CR25 Funeral Insurance – who is the correct claimant
• Funeral Insurance – who is the correct claimant?
In another case the policyholder took out cover on his own life. The beneficiary, according to the application form, was described as, say, “Hendrick Katama Tshilumba”. Directly below the name “Hendrick” there was a note in brackets “father” but the name “Katama” was not in any way qualified. On the policyholder’s death his mother, having unsuccessfully claimed payment under the policy from the insurer, lodged a complaint with this office. She explained that “Hendrick” was the first name of her late husband, the policyholder’s father, while “Katama” was her own name. There was no “or” between the two names. To the extent that the nomination was ambiguous it left three possibilities:
(i) that the nomination was legally ineffective since there was no person complying with the description ”Hendrick Katama Tshilumba”. Consequently the benefit should be paid to the policyholder’s estate;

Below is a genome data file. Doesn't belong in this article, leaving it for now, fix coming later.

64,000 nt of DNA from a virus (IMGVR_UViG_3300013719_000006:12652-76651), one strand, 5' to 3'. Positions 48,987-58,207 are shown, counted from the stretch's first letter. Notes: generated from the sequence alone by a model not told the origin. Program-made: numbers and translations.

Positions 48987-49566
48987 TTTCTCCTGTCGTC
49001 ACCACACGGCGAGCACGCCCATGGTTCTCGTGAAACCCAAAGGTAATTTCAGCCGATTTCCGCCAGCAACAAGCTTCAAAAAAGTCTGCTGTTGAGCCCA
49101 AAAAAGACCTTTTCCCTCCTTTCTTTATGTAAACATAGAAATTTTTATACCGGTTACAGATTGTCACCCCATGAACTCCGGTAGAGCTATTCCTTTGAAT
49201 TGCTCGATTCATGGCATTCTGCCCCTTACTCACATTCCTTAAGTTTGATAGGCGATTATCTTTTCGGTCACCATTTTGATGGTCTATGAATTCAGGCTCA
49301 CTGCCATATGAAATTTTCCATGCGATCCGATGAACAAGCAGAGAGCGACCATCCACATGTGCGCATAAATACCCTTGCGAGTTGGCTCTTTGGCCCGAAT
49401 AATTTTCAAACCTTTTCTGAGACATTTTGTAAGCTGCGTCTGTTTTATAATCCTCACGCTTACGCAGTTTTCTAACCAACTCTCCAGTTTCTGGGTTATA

(ii) that the nomination must be read as if it contained the word “or” between the two names “Hendrick” and “Katama”, in which case there would be alternative nominees;
(iii) that the nomination must be read as if it contained the word “and” between the names “Hendrick” and “Katama”, in which case it would have been a joint nomination.
Since it was unlikely that the policyholder intended an invalid nomination, as in (i), and since (ii) would create, as at the time it was inserted, the potential of conflict and dispute, the most likely reading, taking all the surrounding circumstances into account, so we held, was that the word “and” was inadvertently omitted and that a joint nomination was intended. On that reading it was clearly an implied term that if either of the nominated beneficiaries should pre-deceased the life assured, as happened, the surviving beneficiary would qualify for payment.
The insurer accepted that approach.